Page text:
With the Pope actually alive, Rufio ups the stakes for Cardinal Sforza by saying hey, here's a knife. Kill the Pope yourself. Do it for the Sforza family. They are, lest we forget, Caterina who is the Borgias' main enemy and Giovanni, Lucrezia's rapist and abusive former husband. Instead, though sorely tempted and nearly following through, Cardinal Sforza chooses the side of Rome and the Borgias, confessing his family's plan to Cesare and proving himself a truly loyal ally to the Pope.

However, Cesare left his family in good hands. Thwarting the Sforza plot to kill the entire Borgia clan is, of course, Micheletto. Lucrezia's maid was coerced into being an accomplice to the plot by the Sforza agents using her family. She is naturally found out by Micheletto who catches then kills her. Her death could've been avoided if she had a sassy gay assassin friend (for those of you just joining the show - Micheletto is in fact gay, as we found out last season). She should've looked at her life and looked at her choices because Micheletto sure did. Cardinal Sforza chose the Borgia papacy and told Cesare the truth so Cesare showed up just in time to help finish off the defence of the family villa.

As Cesare reunites with his family, Lucrezia foists her baby of on Micheletto without a second thought despite the fact that he is literally covered in the blood of men and women he just murdered. It's the second time in the episode he is given baby Giovanni and considering the guy is a child-killer, I find this really amazing. It shows how much the whole family now trusts him unquestioningly with their safety. Bonus, the face that Micheletto makes looking down at the baby after killing all those people is possibly the greatest moment of the episode, though the flow of Cesare's L'Oreal "Because I'm Worth It" hair while threatening death and torture is up there too.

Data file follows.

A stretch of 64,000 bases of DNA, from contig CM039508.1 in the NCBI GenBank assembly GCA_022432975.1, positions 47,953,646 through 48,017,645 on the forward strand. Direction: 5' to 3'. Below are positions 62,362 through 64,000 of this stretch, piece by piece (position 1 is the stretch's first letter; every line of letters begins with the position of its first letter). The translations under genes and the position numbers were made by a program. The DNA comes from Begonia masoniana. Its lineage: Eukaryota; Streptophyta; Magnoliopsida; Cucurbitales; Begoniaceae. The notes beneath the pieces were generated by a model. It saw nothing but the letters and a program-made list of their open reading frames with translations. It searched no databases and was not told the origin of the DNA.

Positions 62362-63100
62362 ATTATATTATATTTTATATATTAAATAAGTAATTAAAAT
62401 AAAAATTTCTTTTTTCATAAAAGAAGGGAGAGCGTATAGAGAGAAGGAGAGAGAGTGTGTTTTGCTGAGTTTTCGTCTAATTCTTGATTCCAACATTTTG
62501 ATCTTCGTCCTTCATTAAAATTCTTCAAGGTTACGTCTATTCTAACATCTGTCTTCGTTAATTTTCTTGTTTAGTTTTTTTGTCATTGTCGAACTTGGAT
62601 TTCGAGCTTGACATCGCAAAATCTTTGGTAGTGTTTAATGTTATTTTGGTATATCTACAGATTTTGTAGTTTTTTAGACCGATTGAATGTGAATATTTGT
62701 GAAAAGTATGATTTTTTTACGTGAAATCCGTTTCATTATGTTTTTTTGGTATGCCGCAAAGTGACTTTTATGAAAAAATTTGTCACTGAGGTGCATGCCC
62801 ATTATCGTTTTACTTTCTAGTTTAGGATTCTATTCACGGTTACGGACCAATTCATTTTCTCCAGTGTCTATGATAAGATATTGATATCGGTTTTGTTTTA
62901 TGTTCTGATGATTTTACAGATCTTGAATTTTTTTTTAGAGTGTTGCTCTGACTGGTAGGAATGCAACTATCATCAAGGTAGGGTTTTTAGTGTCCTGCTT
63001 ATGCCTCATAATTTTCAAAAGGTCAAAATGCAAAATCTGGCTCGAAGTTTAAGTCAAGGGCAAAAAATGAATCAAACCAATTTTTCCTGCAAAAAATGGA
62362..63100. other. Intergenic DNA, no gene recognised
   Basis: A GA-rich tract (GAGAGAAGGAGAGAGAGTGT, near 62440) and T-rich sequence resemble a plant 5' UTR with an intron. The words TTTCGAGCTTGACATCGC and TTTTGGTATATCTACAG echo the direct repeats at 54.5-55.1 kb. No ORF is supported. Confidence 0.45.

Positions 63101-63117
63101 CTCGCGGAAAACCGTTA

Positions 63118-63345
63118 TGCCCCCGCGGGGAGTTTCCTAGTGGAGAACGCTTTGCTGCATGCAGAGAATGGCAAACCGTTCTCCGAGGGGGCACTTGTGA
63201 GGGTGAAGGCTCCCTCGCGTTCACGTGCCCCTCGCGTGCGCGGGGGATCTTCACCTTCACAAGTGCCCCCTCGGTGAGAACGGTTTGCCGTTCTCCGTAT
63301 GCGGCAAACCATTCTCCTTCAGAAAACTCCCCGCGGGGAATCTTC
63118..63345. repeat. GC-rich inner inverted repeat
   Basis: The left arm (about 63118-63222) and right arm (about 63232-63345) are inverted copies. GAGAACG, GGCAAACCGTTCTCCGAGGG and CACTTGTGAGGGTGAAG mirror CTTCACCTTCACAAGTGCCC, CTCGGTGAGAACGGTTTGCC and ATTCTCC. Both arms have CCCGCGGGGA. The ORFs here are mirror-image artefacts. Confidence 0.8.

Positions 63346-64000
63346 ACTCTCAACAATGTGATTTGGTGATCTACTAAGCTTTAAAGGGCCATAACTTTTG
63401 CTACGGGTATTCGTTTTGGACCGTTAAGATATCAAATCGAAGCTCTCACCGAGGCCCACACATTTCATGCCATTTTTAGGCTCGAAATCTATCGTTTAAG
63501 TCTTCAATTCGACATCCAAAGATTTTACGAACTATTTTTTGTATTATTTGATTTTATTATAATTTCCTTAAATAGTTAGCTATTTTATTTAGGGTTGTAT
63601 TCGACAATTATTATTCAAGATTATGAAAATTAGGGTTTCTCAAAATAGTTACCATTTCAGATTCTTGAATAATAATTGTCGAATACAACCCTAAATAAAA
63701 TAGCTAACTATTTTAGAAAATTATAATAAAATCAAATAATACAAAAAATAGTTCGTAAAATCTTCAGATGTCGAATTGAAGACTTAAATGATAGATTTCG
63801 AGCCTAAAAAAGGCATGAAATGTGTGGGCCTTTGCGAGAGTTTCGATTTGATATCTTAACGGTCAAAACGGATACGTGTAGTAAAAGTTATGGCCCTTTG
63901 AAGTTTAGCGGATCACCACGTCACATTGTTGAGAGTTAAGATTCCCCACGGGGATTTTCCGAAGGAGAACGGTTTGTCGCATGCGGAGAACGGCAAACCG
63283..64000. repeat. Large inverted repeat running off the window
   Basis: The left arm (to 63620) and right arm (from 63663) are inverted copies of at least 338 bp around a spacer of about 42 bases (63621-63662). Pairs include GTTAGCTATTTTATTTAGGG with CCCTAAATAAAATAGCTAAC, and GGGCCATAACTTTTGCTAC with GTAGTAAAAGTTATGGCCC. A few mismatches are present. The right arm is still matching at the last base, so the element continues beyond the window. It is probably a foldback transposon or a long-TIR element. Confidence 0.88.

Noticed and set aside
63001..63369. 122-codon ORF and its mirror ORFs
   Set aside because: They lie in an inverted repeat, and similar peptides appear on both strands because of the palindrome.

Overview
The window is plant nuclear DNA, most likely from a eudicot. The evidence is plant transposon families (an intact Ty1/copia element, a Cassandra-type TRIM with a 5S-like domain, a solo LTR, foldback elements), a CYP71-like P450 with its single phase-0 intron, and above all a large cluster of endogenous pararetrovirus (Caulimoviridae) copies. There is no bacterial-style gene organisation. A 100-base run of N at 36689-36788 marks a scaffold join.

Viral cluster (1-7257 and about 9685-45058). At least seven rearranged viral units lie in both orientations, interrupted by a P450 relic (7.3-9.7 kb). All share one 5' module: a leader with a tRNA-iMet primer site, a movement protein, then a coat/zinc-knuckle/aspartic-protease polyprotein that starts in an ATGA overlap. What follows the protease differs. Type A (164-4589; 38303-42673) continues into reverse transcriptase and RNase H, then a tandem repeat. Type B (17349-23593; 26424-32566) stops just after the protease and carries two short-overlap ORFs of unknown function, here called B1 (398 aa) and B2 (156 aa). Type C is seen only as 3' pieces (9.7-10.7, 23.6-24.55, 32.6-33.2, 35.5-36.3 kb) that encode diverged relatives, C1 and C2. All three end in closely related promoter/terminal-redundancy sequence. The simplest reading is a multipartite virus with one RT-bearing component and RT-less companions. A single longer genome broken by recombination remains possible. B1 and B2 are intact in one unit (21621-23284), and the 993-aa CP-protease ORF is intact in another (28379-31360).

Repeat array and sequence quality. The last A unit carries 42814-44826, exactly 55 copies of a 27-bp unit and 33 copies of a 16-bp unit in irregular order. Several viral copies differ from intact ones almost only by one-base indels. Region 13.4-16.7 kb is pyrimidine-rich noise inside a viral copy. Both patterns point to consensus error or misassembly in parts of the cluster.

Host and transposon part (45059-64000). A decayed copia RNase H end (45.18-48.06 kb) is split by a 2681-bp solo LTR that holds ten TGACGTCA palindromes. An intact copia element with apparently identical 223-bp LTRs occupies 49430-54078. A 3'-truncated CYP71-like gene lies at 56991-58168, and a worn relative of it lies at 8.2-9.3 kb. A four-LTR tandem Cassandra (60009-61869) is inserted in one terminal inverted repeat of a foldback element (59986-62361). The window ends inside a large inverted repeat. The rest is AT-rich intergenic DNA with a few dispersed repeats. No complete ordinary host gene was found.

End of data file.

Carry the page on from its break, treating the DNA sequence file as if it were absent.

We're left with our three camps ready for the next step. The Borgias, including Cardinal Sforza, are consolidating themselves for the coming war. Caterina Sforza and Rufio are going to gather Borgia enemies to them and see where they stand to  move on the Borgias. Della Rovere sneaks out of Rome in a cart of corpses, striding across the Italian landscape like some strange priestly noir hero with a new and unknown purpose. I know only the vaguest history from the period but as for what's coming this season, I have no idea and cannot wait to find out.

Read Rachael's list of reasons you should watch The Borgias, here.

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Disqus - noscript

The reason why he looked upon the baby like that after Lucrezia gave it to him is because the baby just saved the family. Without its cries he would have never pieced together the plot, but a maid scampering away from work still yet to be done wasn't coy enough.

When was it on? I have checked and it has not been on here in the U.K, so when did it return to Sky Atlantic or when will it return. See it advertised but nothing about its return. Help!

17th June on Sky Atlantic x

Really fantastic opener. The Borgias just gets better and better. I have a feeling this series is going to be the best yet.